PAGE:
And you made an amplifier on the "OPA-134", that you know it would have "cosmic parameters"? How does the cosmic "OPA-134" with an impedance of 600ohm cope? The short-circuit protection is "double". The first is a series resistor at the output, the second is an integrated circuit that will disconnect the headphones immediately. I included everything in the description.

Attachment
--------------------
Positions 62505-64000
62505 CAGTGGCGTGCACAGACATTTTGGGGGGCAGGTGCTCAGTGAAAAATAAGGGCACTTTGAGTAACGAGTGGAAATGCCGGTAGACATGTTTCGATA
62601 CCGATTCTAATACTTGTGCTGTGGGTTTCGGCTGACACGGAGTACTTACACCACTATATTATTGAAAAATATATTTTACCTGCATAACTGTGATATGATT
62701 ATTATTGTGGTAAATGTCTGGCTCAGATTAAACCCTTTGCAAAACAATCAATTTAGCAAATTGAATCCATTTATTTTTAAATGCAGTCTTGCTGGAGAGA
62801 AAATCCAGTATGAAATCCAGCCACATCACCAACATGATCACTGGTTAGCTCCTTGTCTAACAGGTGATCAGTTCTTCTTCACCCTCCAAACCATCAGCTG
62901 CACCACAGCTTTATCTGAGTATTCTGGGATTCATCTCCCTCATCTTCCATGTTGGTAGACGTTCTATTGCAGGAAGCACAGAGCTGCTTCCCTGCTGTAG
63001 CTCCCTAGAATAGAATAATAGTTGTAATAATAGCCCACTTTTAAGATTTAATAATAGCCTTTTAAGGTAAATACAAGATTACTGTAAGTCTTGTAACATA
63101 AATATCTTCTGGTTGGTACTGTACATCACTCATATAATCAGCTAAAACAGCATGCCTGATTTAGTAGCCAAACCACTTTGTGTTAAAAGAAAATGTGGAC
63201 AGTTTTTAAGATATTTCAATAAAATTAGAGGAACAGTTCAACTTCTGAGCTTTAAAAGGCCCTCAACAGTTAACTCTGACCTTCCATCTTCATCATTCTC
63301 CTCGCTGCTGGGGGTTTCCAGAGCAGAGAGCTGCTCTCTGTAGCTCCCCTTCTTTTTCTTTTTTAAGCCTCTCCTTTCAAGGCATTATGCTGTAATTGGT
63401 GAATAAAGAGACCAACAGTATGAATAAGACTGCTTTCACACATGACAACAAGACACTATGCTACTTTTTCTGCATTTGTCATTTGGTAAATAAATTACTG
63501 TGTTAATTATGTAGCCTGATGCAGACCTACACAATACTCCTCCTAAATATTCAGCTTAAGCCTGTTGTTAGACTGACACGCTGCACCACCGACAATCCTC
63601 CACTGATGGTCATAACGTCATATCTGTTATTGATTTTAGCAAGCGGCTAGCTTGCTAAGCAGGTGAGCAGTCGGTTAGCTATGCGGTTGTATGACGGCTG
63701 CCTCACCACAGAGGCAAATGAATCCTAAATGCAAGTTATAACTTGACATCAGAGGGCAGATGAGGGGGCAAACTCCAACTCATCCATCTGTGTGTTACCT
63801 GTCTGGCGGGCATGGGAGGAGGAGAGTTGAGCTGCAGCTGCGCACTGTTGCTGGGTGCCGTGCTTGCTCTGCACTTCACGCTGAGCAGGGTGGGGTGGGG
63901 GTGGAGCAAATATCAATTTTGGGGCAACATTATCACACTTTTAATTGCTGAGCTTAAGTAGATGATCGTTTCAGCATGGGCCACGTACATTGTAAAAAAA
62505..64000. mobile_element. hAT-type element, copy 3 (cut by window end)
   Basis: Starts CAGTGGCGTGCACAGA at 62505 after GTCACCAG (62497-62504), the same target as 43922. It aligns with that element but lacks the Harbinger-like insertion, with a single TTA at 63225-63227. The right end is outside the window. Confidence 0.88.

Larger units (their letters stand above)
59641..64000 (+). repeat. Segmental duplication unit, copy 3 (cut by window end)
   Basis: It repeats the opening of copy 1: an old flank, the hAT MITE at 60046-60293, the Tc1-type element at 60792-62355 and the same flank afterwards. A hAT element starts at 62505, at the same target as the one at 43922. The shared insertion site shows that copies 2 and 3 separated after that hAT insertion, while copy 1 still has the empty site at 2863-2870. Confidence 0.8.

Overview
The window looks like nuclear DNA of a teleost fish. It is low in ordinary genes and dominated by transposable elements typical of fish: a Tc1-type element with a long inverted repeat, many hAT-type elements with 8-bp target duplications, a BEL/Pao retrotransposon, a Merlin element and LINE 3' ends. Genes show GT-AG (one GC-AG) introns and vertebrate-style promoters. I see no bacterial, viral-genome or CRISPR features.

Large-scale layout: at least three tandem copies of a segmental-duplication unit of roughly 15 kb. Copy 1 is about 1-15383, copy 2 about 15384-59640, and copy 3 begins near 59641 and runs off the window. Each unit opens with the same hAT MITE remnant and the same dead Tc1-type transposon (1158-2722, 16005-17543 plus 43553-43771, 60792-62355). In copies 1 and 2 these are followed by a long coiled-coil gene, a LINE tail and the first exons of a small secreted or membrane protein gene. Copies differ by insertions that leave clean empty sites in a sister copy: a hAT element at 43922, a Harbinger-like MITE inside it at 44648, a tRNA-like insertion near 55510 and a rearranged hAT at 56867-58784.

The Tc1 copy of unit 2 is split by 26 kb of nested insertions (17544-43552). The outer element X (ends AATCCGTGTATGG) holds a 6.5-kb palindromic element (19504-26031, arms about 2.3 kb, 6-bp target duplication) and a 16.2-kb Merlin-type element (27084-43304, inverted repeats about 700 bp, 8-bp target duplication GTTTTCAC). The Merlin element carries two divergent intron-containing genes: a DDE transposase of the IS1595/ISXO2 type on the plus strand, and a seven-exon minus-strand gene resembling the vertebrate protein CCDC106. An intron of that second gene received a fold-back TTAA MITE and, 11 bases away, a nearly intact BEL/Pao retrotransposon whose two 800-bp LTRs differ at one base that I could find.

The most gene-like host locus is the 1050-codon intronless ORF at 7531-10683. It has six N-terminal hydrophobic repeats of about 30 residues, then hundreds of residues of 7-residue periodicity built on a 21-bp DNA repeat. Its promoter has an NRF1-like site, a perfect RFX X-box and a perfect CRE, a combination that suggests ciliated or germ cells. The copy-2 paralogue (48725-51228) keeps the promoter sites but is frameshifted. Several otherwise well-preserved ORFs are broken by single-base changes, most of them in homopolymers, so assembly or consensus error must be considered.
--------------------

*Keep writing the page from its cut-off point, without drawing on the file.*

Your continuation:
You didn't understand my intention. I referred to the diagram, the only one you included in the description. OPA134 is not some unbelievable op amp that I have on the altar to pray to its cosmic technology, it's just a modern opamp whose very, very low nonlinear distortion and low noise related to the input make what he has apart from himself. it adds an order or even orders of magnitude below the threshold of human perception. By the way, there are many more such models of amplifiers - to choose from, depending on the color, depending on what you want to get. They cost about a few dollars apiece (if you can get them today, those are the times). The schematic diagram with their use is simple, which makes the whole device small and paradoxically maybe not very output ... but for me it's not a problem, because I like compact systems. I also like the use of modern elements.